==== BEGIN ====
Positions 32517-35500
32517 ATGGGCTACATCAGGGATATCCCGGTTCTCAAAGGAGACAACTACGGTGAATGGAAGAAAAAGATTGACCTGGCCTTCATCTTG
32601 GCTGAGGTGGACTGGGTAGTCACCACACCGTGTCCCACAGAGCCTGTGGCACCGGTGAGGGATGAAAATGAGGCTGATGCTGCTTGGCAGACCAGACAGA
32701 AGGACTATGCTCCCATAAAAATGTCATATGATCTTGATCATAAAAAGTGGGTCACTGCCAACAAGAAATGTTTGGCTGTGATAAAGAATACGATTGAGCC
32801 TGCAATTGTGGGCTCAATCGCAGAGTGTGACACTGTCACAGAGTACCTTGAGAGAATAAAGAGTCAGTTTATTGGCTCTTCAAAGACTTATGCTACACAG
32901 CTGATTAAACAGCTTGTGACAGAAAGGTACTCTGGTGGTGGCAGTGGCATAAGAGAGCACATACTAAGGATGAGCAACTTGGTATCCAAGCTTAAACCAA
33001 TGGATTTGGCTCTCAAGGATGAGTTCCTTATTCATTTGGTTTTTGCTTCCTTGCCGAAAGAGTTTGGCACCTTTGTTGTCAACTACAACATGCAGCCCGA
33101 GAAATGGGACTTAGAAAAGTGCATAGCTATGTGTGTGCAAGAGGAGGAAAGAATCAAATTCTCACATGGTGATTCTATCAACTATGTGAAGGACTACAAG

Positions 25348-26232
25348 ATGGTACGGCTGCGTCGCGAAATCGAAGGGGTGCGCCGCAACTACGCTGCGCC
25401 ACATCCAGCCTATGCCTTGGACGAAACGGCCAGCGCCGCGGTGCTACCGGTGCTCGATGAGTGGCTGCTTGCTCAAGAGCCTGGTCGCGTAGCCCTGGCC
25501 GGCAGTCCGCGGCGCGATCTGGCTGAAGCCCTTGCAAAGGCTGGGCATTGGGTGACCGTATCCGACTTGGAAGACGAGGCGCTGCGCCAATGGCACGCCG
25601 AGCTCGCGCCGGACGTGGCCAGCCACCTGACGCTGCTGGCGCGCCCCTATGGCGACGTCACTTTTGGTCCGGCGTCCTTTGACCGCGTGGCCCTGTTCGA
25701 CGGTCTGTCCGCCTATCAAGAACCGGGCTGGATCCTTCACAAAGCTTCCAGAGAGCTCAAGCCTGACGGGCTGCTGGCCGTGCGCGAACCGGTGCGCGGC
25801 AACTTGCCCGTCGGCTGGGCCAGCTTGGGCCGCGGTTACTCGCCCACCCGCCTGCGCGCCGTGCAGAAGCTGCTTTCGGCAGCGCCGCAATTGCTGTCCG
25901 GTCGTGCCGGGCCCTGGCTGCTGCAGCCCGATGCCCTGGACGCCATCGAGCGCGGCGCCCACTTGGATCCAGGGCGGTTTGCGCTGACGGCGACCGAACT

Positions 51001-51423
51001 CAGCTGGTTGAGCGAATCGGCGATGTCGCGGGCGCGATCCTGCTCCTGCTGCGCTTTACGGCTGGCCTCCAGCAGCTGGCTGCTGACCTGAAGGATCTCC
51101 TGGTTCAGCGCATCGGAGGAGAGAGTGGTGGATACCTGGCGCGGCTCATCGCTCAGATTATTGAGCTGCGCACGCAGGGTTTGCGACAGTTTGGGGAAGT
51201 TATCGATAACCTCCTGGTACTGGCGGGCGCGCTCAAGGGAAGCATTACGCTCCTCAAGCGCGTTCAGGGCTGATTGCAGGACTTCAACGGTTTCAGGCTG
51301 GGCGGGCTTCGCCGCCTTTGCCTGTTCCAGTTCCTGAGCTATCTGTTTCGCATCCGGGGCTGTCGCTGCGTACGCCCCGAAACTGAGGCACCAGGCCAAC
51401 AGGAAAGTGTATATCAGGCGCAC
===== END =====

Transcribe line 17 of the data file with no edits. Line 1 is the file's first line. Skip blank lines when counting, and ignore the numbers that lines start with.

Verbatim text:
Positions 51001-51423